(1) How can the Department best promote meaningful periodic reviews of its existing rules and how can it best identify those rules that might be modified, streamlined, expanded, or repealed?

(2) What factors should the agency consider in selecting and prioritizing rules and reporting requirements for review?

(3) Are there regulations that simply make no sense or have become unnecessary, ineffective, or ill advised and, if so, what are they? Are there rules that can simply be repealed without impairing the Department's regulatory programs and, if so, what are they?

(4) Are there rules or reporting requirements that have become outdated and, if so, how can they be modernized to accomplish their regulatory objectives better?

(5) Are there rules that are still necessary, but have not operated as well as expected such that a modified, stronger, or slightly different approach is justified?

(6) Does the Department currently collect information that it does not need or use effectively to achieve regulatory objectives?

(7) Are there regulations, reporting requirements, or regulatory processes that are unnecessarily complicated or could be streamlined to achieve regulatory objectives in more efficient ways?

(8) Are there rules or reporting requirements that have been overtaken by technological developments? Can new technologies be leveraged to modify, streamline, or do away with existing regulatory or reporting requirements?

(9) Are there any of the Department's regulations that fail to make a reasoned determination that its benefits justify its costs; or that are not tailored to impose the least burden on society, consistent with obtaining the regulatory objectives, taking into account, among other things, and to the extent practicable, the costs of cumulative regulations; or that fail to select, in choosing among alternative regulatory approaches, those approaches that maximize net benefits (including potential economic, environmental, public health and safety, and other advantages; distributive impacts; and equity)?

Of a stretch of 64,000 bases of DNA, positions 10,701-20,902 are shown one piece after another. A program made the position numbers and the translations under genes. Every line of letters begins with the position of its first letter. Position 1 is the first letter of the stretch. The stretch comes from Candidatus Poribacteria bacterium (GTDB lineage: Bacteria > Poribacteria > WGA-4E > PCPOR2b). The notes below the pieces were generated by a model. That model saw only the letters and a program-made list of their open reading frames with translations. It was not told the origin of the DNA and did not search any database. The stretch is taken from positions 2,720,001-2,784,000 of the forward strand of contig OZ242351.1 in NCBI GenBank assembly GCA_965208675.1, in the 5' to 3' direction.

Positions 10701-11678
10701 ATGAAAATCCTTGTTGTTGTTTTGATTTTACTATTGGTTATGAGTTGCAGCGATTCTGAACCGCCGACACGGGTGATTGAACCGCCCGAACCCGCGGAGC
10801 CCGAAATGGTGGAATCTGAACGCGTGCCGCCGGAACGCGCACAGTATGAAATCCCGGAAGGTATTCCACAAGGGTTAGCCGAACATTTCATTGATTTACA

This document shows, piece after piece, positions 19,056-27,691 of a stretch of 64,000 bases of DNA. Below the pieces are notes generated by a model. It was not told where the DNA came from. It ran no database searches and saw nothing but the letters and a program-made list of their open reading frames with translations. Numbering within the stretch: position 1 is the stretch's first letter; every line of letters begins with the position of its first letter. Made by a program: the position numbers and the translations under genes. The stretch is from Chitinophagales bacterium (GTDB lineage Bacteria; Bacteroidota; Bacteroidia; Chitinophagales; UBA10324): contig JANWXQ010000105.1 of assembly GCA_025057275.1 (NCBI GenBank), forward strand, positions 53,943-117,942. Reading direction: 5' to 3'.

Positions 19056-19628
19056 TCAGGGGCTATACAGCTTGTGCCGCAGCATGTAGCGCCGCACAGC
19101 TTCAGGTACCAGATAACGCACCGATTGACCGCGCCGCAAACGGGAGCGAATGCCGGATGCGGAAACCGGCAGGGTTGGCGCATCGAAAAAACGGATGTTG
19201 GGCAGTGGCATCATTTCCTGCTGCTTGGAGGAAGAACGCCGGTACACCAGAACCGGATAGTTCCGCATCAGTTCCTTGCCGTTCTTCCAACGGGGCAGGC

(10) How can the Department best obtain and consider accurate, objective information and data about the costs, burdens, and benefits of existing regulations? Are there existing sources of data the Department can use to evaluate the post-promulgation effects of regulations over time? We invite interested parties to provide data that may be in their possession that documents the costs, burdens, and benefits of existing requirements.

(11) Are there regulations that are working well that can be expanded or used as a model to fill gaps in other DOE regulatory programs?

The Department notes that this RFI is issued solely for information and program-planning purposes. While responses to this RFI do not bind DOE to any further actions related to the response, all submissions will be made publically available on http://www.regulations.gov.

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Issued in Washington, DC on January 28, 2011.

Scott Blake Harris,

General Counsel.

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[FR Doc. 2011-2368 Filed 2-2-11; 8:45 am]